Those realizations have led the city to conclude that it needs a list of those uncommissioned artworks. But making a list shouldn’t be interpreted as a city takeover of school art projects or a means for the city to stop such informal works from being made, Weeks says.
“You want to encourage schools, places of learning, to be creative, and to have teachers and students create these artworks,” he says. “But if we don’t know what they are or how many or where, we can’t help. And then we find ourselves in the dilemma we’ve faced with the King mural, not knowing its condition and not having already had a formal plan in place to adapt it to the new school building.”
The latter part of that dilemma is important, Weeks says, because artworks formally commissioned by the city — per the Percent for Art program, which says 1 percent of a new or renovated public building’s budget must be dedicated to the placement of art in that building — are required by ordinance to be moved from doomed public buildings to new public homes. An example of Percent for Art in action would be the Vusumuzi Maduna sculpture that had until recently sat inside the Martin Luther King Jr. School on Putnam. Because the the sculpture was formally commissioned, it is guaranteed a place in the new King school building.
“That means making sure they’re properly cared for so when and if they have to move, they’re in good shape and space can be planned for them,” Weeks says. “It’s my understanding that there are parts of the King mural that may have been damaged by weather and other wear and tear. And it would be a shame if that lack of maintenance ultimately prevents portions of the mural from being reused.”
Fichter has proposed hiring teens through the Mayor’s Summer Youth Employment Program to build a record of what art exists in which school buildings.
“I think it’s not a bad idea,” Davis says. “We could then begin cataloguing and recording these school artworks over the summer.”
Fichter is cautiously optimistic.
“I hope more than a couple of panels of the [King] mural make it into the new building,” Fichter says. “But I’m also happy knowing they’re now working on a long-term policy. I’d argued from the beginning it wasn’t just about the King mural but also giving fair treatment to other legitimate artwork in public buildings that just didn’t happen to be commissioned by the city.”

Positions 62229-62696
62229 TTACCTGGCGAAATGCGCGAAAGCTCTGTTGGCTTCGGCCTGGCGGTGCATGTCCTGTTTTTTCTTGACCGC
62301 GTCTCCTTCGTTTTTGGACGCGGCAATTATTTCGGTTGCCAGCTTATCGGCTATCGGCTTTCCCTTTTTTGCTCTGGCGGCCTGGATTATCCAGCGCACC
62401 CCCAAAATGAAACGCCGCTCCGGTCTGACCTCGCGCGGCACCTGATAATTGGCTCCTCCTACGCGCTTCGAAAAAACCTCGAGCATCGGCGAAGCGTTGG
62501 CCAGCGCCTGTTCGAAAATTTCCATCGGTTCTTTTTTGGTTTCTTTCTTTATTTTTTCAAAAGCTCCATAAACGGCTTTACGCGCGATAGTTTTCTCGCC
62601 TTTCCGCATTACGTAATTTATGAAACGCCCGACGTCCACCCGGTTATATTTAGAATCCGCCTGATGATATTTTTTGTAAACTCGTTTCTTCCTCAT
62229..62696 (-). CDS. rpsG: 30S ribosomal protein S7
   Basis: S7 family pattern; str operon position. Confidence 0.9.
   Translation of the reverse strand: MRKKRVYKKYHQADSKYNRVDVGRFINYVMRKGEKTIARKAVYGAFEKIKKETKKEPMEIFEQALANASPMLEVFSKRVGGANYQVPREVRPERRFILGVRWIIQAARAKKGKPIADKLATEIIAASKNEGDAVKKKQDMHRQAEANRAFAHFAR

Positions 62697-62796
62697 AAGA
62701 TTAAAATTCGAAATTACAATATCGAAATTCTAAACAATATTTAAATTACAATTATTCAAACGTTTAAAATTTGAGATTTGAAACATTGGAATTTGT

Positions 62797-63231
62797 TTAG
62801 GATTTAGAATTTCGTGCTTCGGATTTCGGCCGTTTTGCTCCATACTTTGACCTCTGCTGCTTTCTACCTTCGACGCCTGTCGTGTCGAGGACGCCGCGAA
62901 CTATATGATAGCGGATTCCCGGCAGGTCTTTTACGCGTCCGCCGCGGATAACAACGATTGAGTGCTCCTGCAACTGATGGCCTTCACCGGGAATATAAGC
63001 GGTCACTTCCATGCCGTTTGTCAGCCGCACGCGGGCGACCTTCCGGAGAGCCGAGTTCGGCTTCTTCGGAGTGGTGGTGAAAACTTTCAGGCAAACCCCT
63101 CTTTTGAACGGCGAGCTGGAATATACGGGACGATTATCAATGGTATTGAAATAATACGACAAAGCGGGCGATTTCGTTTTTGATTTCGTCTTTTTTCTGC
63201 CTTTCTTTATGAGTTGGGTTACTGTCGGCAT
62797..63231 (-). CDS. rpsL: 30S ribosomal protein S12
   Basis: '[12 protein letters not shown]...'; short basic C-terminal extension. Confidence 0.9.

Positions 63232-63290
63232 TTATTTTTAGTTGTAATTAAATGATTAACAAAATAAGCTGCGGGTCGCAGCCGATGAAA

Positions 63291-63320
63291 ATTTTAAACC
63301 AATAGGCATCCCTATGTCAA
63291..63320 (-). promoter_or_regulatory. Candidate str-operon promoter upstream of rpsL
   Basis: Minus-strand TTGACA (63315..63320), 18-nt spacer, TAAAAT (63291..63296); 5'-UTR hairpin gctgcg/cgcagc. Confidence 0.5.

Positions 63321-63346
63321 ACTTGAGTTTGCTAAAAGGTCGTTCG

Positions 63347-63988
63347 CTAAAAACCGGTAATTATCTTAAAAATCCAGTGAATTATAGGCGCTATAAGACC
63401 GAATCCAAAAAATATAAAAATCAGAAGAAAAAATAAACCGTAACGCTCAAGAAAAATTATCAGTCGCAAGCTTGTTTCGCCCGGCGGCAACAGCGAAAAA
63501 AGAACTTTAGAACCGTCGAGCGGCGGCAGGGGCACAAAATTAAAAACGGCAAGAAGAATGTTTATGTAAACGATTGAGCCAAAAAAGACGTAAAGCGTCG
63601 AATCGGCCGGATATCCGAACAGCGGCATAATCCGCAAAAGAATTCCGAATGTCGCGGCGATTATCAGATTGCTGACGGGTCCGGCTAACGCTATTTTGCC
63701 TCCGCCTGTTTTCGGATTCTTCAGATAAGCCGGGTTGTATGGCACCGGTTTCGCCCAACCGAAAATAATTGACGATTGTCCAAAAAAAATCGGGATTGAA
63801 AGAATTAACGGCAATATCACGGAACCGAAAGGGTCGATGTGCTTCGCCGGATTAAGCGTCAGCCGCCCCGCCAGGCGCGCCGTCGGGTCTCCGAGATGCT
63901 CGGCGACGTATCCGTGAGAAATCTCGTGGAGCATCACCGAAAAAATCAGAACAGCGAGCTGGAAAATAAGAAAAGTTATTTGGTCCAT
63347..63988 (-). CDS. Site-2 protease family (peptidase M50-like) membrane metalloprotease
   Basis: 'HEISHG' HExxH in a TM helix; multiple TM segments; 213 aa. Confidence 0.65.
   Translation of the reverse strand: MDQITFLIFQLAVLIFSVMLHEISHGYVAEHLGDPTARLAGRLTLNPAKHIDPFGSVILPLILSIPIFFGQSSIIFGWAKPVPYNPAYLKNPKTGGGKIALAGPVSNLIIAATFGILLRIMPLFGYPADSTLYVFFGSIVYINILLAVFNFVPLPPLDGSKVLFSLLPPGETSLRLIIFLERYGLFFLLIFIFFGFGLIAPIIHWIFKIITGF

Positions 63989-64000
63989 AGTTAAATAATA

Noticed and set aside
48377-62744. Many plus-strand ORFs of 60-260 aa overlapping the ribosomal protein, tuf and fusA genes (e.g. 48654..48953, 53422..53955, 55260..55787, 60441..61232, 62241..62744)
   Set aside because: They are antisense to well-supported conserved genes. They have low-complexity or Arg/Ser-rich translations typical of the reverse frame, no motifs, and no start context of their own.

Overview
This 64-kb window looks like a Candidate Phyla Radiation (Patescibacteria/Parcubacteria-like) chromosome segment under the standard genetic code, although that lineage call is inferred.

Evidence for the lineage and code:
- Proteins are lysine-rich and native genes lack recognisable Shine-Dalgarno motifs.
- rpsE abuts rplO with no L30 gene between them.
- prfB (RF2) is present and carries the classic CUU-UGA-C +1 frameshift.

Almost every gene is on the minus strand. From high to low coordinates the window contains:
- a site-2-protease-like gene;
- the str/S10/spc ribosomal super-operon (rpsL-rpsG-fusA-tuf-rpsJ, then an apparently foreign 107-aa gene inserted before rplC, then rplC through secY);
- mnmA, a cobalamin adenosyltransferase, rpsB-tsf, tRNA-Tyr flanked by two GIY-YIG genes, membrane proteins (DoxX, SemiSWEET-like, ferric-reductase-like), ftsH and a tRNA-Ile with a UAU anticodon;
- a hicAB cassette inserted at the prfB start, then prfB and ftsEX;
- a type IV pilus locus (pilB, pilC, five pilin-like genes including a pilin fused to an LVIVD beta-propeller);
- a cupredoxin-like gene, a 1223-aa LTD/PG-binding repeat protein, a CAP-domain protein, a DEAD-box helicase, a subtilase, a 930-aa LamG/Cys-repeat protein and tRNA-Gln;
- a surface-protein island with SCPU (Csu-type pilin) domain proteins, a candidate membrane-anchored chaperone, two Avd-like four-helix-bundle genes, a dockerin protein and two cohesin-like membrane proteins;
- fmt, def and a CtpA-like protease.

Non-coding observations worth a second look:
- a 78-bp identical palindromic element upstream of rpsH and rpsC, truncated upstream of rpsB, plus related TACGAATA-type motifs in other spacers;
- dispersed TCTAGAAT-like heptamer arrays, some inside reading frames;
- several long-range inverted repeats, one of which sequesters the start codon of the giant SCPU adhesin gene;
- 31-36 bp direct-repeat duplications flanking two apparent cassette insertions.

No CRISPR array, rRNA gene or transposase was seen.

Elena Saporta, whose 23-year-old daughter, Lily Consuelo, was a student at the King School in the early 2000s, is credited with coming up with the idea for the mural.
“The passion behind saving this — good passion, since it sparked a move to set a policy in place — is personal for everyone involved,” Saporta says. “Lily was a student at King. She worked on the mural. I grew up in Atlanta. And Dr. King sent his daughters to my elementary school. His daughter Yolanda was a close friend of my older sister. So I got to know the King family. And the emotional message it sent to make this mural was powerful for the kids.”
Lost in the debate over the King mural’s fate is another important message, says Cassandra Reese, who recently retired after 26 years teaching first and second grades at the King Open School, one of three schools housed over the years inside the Martin Luther King School building.
“First, I’m glad we’re all talking about a plan to take care of this type of student-driven art over the long term,” Reese says. “But what I hope everyone considers is how this mural and other work like it reflects the needs of the school. In our case at King, this mural created a unity at the school that had never existed.”
Reese, who worked on the mural herself, recalled that there wasn’t a lot of communication or cooperation among the schools in the building. “This mural forced students, parents, and teachers and administrators for all three to come together and work together to get it done,’’ she says. “And that’s the message that shouldn't get lost here. The work that went into this mural and what it did for relationships between these groups is as important as the end result.”